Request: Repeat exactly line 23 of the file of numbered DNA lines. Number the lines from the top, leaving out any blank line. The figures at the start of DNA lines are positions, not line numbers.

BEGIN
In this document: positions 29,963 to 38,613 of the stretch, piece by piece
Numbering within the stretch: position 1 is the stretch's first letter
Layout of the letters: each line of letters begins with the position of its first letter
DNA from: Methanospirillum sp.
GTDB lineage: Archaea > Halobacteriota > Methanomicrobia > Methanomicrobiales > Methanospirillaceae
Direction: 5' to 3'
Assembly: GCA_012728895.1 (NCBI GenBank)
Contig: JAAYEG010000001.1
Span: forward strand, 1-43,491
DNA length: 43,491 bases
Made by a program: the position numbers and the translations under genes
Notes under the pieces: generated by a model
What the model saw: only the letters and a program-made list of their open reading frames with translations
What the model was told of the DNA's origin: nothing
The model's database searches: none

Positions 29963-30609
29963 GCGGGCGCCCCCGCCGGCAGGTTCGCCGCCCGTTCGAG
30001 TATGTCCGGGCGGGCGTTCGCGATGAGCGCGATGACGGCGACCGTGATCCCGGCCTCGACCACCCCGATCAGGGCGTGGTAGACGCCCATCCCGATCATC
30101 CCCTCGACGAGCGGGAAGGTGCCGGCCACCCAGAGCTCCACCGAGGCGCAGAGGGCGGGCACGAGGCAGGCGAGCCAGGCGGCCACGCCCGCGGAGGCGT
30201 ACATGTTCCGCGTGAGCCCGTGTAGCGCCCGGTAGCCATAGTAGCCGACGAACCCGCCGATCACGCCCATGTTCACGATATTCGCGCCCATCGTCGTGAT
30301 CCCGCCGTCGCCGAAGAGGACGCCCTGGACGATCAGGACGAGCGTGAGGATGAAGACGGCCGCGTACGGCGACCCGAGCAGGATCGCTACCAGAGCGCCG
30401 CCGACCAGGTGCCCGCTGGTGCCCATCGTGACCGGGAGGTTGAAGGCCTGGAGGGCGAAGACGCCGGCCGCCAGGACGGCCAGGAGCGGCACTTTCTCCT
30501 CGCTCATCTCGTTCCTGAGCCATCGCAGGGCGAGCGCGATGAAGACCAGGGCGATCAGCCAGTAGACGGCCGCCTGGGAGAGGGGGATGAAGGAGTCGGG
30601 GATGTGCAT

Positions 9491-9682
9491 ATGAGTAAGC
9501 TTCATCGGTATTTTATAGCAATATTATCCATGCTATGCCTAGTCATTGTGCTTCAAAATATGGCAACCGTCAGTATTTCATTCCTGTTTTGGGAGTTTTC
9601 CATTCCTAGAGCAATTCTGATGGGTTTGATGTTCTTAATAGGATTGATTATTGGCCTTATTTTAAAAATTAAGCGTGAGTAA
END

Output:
30501 CGCTCATCTCGTTCCTGAGCCATCGCAGGGCGAGCGCGATGAAGACCAGGGCGATCAGCCAGTAGACGGCCGCCTGGGAGAGGGGGATGAAGGAGTCGGG